SAGE KE Bulletin Board

Toxic forms of the amyloid beta-protein (Abeta): Abeta-oligomers and fibrillar Abeta

4 November 2004

Dietmar R. Thal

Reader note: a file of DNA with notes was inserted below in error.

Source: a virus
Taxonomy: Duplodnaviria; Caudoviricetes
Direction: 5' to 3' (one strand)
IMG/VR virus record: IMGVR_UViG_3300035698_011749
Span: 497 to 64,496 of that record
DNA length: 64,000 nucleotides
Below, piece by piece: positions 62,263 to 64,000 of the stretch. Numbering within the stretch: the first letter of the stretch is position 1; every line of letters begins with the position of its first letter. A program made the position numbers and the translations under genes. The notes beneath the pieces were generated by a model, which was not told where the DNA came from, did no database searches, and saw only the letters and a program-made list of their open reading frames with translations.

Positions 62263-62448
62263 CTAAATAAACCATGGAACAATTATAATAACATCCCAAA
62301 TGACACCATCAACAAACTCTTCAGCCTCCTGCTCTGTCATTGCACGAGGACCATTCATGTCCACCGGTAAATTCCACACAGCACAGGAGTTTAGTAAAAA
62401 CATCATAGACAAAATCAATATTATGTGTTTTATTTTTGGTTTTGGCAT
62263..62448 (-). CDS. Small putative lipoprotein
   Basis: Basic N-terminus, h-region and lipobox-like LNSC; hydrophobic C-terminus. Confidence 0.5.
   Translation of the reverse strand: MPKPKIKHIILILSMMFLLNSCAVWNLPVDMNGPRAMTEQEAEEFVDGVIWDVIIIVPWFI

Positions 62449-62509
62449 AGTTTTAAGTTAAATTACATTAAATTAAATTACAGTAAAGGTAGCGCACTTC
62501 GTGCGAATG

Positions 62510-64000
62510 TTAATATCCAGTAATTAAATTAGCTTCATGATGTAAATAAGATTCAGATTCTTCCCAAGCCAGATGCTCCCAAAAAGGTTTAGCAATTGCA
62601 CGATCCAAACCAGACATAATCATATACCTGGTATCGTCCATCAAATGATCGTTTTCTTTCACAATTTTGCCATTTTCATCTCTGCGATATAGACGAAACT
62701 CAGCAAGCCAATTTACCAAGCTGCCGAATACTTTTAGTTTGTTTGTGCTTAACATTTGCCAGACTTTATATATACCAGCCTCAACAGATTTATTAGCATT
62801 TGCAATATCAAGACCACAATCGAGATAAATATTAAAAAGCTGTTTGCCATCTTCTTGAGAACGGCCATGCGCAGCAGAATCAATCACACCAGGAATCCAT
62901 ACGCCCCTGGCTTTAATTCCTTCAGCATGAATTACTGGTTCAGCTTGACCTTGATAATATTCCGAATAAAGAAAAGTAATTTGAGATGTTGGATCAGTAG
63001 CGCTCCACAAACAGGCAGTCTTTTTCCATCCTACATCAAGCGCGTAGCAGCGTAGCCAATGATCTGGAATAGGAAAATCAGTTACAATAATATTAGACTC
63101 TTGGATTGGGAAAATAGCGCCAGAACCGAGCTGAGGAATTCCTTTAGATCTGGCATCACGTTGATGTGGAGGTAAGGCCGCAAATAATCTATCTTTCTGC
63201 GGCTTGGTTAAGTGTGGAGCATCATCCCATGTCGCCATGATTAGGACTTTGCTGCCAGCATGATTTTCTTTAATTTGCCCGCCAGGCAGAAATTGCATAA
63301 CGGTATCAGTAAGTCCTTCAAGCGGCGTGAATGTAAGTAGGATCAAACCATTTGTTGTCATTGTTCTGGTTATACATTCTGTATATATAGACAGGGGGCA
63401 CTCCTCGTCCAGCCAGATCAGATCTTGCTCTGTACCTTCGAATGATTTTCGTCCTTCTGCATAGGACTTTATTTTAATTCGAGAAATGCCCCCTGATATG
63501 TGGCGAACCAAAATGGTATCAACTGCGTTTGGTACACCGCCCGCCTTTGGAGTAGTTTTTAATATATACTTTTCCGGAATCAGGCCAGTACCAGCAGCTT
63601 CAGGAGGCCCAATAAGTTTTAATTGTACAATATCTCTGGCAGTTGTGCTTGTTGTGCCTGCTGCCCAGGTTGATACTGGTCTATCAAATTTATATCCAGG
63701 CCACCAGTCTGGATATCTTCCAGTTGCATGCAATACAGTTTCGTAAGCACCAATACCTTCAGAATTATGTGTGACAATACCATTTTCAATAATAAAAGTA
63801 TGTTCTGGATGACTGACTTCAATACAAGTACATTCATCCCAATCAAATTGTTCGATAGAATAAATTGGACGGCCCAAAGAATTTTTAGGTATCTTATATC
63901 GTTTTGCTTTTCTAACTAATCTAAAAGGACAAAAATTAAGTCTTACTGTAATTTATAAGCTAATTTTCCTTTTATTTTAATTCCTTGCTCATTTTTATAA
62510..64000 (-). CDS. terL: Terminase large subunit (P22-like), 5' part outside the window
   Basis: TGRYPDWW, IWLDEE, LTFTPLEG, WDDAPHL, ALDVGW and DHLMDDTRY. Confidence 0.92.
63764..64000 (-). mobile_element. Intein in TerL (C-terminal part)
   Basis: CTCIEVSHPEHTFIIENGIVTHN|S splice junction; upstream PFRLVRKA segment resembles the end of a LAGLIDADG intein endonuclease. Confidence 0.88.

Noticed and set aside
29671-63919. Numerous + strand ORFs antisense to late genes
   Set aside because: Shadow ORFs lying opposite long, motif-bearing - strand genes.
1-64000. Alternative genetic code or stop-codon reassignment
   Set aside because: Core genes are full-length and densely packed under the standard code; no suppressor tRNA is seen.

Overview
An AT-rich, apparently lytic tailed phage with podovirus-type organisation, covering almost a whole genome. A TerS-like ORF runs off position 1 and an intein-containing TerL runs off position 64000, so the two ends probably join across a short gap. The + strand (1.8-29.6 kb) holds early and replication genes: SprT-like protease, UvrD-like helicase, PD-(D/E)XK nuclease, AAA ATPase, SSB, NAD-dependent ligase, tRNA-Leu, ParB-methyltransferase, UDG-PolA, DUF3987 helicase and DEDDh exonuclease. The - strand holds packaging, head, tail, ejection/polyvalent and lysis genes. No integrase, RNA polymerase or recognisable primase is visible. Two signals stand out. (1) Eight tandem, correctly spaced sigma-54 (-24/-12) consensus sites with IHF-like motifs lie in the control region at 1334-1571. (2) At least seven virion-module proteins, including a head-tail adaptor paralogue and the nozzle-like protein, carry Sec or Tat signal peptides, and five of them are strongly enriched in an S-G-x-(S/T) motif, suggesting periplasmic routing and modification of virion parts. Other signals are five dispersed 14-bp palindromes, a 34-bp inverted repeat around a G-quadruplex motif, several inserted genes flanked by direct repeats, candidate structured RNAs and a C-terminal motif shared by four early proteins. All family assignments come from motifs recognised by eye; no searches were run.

Evidence has been shown that Abeta oligomeres alter synaptic structures and modulate glutamate receptors (Cui, et al. 2004; Lacor, et al. 2004). Monomeric Abeta does not seem to be that toxic. This hypothesis is supported by the finding that synaptic alterations in APP-transgenic mouse brain are located only near plaques containing fibrillary amyloid (Tsai et al. 2004). In so doing, both observations clearly point out that monomeric Abeta may not be the toxic agent but oligomeric and fibrillar forms of Abeta are toxic. Whether Abeta plaques itself are toxic or whether oligomeric Abeta in their vicinity is the critical agent is not clear. However, evidence has been shown that synaptic and neuronal alterations already arise before Abeta-deposition takes place (Wu et al. 2004) indicating that Abeta-oligomeres may play the key role in Abeta-toxicity. References Cui, C., E.K.Dimitriadis, et al. (2004). "Modulation of glutamate receptors by soluble oligomers of amyloid beta peptides." 2004 Abstract Viewer/Itinerary Planner: Program No. 218.18. Lacor, P. N., M. C. Buniel, et al. (2004). "ADDLs (Abeta oligomers) alter structure and function of synaptic spines." 2004 Abstract Viewer/Itinerary Planner.: Program No. 218.3. Tsai, J., J. Grutzendler, et al. (2004). "Fibrillar amyloid deposition leads to local synaptic abnormalities and breakage of neuronal branches." Nat Neurosci 7(11): 1181-3. Wu, C. C., F. Chawla, et al. (2004). "Selective vulnerability of dentate granule cells prior to amyloid deposition in PDAPP mice: digital morphometric analyses." Proc Natl Acad Sci U S A 101(18): 7141-6.

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